For refiners, the production increases are more than just about volumes. Crude quality and other characteristics (e.g., total acids, salt, chlorides, other impurities, and consistency of the blend quality, etc.) become increasingly important as is the match with current (or planned) equipment, optimal product slates, prices of both the raw materials and finished products, and regulatory costs and policies. As U.S. petroleum demand has declined, surges in domestic output, especially from the light grade oils found in the Bakken, Eagle Ford, and Niobrara have led to a dramatic decline in correspondingly light oil imports, especially from Angola, Nigeria, and Algeria. Further increases in heavier Canadian oil sands and U.S. basins will challenge domestic refiners to creatively blend crudes and reconfigure operations (add cokers, hydrocrackers, etc.) to be able to take advantage of this surge while being able to consistently produce an economically attractive product slate. But these investments will take time. And in the interim—think over the next decade(s), not months—transport and upgrade/maintenance bottlenecks will come and go, and refinery utilization rates and product output and prices will vary, especially regionally.
At some point, in the not too distant future, export policy with respect to crude oil will need to be revisited as will the permitting of large infrastructure projects; the size, composition, and logistics associated with the strategic petroleum reserve; the utility of the current restrictions on Jones Act vessels to transport U.S. oil between domestic ports; and nearer-term regulatory issues surrounding renewable fuel standards and the “blend” wall, the treatment of renewable identification numbers (RINS), and the definition of condensates (for export purposes) just to name a few. Addressing these issues prudently and pragmatically with an eye on both the present and the future will require policies and incentives that are at once responsible, flexible and adaptive (recognizing the evolving changes in technology, regulation, knowledge, operational practices, and market conditions), and collaborative among government regulators, industry partners, and impacted stakeholders.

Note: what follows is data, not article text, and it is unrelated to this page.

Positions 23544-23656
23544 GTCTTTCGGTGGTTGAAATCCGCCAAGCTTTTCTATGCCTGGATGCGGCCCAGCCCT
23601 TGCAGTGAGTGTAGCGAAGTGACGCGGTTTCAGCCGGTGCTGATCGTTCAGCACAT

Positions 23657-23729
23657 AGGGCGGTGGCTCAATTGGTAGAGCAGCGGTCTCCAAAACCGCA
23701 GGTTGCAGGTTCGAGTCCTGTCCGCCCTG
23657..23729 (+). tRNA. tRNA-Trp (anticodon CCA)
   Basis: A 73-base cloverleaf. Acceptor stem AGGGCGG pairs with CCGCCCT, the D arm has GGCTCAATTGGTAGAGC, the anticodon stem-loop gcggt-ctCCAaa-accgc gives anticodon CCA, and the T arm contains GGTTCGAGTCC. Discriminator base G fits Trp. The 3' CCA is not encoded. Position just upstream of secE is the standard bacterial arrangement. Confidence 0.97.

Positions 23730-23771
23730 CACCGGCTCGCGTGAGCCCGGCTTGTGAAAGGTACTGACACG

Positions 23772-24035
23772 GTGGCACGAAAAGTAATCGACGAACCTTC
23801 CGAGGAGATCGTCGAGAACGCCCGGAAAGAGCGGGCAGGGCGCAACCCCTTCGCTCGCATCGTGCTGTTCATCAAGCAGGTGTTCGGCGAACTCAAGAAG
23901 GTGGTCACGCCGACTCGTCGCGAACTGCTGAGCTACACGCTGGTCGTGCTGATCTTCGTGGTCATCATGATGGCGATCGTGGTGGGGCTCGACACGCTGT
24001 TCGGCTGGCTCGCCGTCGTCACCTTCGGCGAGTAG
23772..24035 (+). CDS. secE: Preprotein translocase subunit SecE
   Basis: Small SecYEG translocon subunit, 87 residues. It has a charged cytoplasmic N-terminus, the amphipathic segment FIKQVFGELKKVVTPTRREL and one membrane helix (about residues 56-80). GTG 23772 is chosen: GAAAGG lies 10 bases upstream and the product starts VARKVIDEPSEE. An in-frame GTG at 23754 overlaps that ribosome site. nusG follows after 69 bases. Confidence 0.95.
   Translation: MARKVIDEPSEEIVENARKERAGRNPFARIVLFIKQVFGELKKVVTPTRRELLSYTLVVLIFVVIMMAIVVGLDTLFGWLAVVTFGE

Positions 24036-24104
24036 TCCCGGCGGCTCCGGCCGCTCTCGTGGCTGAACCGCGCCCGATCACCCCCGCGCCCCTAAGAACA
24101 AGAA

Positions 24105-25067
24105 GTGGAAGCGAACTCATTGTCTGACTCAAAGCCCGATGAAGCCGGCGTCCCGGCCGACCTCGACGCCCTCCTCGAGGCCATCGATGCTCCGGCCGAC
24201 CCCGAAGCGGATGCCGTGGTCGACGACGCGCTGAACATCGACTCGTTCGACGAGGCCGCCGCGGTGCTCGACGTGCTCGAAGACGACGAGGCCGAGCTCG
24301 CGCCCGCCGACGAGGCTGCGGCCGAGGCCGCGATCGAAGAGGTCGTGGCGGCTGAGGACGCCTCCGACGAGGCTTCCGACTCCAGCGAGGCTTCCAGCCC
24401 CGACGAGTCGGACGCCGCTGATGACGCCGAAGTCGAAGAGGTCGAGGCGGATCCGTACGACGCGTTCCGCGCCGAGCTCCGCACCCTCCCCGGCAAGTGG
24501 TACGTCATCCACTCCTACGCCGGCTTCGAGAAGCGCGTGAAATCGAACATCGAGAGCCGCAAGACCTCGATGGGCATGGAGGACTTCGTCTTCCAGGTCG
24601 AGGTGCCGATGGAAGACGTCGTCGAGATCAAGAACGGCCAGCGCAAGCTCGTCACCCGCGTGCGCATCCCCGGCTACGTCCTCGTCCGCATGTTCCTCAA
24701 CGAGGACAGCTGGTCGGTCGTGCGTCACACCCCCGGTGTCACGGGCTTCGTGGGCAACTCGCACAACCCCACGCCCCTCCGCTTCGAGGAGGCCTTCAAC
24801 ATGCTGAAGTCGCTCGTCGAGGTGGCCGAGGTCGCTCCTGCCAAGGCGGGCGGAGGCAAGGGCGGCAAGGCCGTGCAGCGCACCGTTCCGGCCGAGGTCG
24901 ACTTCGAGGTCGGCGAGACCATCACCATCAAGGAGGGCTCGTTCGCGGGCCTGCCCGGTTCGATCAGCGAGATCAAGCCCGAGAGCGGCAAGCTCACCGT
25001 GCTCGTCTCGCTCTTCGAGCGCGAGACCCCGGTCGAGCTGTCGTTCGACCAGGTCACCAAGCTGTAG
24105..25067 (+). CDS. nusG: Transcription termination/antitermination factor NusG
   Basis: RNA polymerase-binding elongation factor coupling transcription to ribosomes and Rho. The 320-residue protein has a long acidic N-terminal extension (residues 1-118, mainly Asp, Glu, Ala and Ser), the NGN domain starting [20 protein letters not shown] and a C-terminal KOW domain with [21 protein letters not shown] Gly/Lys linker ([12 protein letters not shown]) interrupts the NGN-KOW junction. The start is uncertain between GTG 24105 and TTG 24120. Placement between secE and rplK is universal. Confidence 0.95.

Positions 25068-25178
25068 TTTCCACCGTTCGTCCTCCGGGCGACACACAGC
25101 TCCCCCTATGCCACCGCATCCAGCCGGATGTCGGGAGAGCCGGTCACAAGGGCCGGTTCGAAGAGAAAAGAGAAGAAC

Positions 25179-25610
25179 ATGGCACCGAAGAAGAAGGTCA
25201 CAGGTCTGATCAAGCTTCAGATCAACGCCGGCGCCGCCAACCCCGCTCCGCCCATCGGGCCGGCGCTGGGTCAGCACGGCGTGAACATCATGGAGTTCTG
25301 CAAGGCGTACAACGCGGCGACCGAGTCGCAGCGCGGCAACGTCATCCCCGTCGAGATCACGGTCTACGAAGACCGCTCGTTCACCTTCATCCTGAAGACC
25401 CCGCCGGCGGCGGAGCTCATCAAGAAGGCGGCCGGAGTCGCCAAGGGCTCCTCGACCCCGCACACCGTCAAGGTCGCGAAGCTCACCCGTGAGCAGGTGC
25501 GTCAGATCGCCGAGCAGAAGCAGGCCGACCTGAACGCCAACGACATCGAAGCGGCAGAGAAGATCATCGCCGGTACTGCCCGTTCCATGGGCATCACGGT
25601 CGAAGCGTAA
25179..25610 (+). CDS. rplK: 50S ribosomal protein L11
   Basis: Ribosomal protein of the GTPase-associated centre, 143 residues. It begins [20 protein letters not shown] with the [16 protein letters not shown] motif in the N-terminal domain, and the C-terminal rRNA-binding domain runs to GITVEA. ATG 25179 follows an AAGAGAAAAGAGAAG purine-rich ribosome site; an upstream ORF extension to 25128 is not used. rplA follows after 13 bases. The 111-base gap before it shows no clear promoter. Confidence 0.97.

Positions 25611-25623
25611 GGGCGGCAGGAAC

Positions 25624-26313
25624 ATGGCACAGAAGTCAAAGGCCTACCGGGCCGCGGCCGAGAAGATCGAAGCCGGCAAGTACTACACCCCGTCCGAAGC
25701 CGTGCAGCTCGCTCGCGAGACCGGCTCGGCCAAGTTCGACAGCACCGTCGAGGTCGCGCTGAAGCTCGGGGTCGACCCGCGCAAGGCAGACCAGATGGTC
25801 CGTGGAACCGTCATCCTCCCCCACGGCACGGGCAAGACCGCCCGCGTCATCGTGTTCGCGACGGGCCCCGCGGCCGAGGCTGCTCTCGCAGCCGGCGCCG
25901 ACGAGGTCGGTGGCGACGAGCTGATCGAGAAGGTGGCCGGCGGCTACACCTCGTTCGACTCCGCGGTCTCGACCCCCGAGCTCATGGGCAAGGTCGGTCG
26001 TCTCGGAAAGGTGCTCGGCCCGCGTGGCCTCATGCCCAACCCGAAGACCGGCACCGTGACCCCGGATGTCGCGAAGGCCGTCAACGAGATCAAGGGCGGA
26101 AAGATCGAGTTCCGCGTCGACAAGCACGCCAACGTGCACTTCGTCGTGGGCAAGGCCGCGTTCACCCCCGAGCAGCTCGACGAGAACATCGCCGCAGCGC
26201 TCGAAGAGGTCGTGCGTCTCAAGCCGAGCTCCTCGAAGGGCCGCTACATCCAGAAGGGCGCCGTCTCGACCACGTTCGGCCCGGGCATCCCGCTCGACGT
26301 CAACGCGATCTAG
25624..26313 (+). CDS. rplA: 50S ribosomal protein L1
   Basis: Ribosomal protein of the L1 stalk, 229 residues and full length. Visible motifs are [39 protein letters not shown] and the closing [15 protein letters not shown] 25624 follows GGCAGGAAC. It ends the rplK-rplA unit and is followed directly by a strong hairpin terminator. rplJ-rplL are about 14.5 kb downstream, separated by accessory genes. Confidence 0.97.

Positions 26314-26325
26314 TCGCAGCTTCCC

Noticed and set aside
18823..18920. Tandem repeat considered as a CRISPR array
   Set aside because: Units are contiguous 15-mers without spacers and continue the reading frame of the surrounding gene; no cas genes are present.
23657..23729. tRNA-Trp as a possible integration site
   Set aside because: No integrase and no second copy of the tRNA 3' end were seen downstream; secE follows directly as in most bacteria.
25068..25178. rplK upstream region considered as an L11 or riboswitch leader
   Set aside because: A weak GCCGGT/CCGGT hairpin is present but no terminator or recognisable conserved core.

The ability to prudently access America’s vast unconventional resources carries great opportunity but also significant challenge. These are but the early days in the transition, and a great deal of change is yet to occur. Though the commercial and strategic outcomes are difficult to predict, the shift is already underway and the time ripe for a reevaluation of policy.
Over the past three years, the CSIS Energy & National Security Program has devoted considerable time to public education and examination of the issues surrounding this resource development. In the coming months, we will continue to examine the infrastructure needs, policy issues, and geopolitical implications of this energy revolution. To examine CSIS programs and projects devoted to these issues, please visit our website at csis.org.
Frank Verrastro is senior vice president and holds the James R. Schlesinger Chair for Energy & Geopolitics at the Center for Strategic and International Studies (CSIS) in Washington, D.C. David Pumphrey is a senior fellow and codirector of the CSIS Energy & National Security Program.
Commentary is produced by the Center for Strategic and International Studies (CSIS), a private, tax-exempt institution focusing on international public policy issues. Its research is nonpartisan and nonproprietary. CSIS does not take specific policy positions. Accordingly, all views, positions, and conclusions expressed in this publication should be understood to be solely those of the author(s).